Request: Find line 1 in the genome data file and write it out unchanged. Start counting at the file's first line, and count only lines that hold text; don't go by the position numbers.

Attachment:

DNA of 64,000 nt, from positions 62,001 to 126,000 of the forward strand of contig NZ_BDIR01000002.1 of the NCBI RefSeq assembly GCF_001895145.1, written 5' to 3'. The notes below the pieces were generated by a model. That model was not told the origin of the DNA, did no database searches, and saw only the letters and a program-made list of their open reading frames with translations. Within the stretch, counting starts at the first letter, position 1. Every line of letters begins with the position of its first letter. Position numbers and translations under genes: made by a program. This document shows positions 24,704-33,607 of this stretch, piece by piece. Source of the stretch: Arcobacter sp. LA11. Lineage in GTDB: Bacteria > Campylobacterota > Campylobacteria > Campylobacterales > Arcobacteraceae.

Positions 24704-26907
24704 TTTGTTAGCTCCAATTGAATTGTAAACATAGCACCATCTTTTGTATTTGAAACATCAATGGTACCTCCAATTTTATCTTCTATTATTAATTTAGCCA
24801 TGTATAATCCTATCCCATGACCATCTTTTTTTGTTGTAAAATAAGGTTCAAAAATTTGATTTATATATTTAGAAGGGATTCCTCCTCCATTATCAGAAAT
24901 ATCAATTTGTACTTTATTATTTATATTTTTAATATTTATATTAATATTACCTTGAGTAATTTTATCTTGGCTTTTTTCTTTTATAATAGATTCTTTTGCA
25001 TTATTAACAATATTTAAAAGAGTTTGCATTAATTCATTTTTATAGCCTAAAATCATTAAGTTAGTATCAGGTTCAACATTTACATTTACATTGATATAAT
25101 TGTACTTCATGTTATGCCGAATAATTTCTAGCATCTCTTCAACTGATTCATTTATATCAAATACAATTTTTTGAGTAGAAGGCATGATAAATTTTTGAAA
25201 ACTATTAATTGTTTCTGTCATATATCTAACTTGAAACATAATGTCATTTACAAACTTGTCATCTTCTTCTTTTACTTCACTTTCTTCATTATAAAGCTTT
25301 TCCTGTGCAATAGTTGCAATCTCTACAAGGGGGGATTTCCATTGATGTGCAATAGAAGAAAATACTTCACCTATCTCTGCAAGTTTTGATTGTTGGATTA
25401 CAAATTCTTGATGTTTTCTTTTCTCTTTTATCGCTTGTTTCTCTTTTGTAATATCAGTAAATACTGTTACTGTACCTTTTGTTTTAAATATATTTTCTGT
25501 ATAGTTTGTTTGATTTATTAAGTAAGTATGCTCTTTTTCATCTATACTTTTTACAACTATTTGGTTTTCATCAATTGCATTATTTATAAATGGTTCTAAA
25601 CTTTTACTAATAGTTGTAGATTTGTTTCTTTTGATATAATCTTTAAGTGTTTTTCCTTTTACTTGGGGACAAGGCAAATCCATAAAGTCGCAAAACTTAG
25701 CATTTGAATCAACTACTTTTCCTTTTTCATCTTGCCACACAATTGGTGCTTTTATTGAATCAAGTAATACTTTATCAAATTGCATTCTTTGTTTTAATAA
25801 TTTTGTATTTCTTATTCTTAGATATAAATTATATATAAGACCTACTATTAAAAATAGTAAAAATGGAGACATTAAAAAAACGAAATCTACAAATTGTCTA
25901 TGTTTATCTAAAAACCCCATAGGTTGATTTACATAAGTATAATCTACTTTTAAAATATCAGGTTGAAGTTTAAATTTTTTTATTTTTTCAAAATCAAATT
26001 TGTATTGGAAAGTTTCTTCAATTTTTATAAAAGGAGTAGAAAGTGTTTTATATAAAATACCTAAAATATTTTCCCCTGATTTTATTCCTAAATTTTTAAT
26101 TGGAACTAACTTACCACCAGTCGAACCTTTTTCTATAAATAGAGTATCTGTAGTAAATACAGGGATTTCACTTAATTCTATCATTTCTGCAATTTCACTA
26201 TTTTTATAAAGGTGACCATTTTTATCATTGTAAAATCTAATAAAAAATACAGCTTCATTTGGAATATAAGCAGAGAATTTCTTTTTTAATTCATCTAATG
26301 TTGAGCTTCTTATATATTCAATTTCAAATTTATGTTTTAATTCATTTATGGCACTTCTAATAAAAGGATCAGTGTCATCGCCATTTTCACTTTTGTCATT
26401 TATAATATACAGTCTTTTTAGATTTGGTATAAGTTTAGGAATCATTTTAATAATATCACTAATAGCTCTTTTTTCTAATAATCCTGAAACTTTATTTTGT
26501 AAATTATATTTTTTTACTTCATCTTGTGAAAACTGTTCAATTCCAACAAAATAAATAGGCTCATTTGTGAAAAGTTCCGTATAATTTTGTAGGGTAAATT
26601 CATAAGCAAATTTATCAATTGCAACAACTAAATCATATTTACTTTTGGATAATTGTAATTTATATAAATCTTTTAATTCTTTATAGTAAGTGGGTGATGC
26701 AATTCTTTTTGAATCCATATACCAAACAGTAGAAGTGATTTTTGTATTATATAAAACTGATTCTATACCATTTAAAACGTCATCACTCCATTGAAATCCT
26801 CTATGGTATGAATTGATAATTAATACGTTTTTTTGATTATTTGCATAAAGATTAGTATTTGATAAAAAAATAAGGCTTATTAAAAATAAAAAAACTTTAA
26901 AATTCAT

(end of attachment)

DNA of 64,000 nt, from positions 62,001 to 126,000 of the forward strand of contig NZ_BDIR01000002.1 of the NCBI RefSeq assembly GCF_001895145.1, written 5' to 3'. The notes below the pieces were generated by a model. That model was not told the origin of the DNA, did no database searches, and saw only the letters and a program-made list of their open reading frames with translations. Within the stretch, counting starts at the first letter, position 1. Every line of letters begins with the position of its first letter. Position numbers and translations under genes: made by a program. This document shows positions 24,704-33,607 of this stretch, piece by piece. Source of the stretch: Arcobacter sp. LA11. Lineage in GTDB: Bacteria > Campylobacterota > Campylobacteria > Campylobacterales > Arcobacteraceae.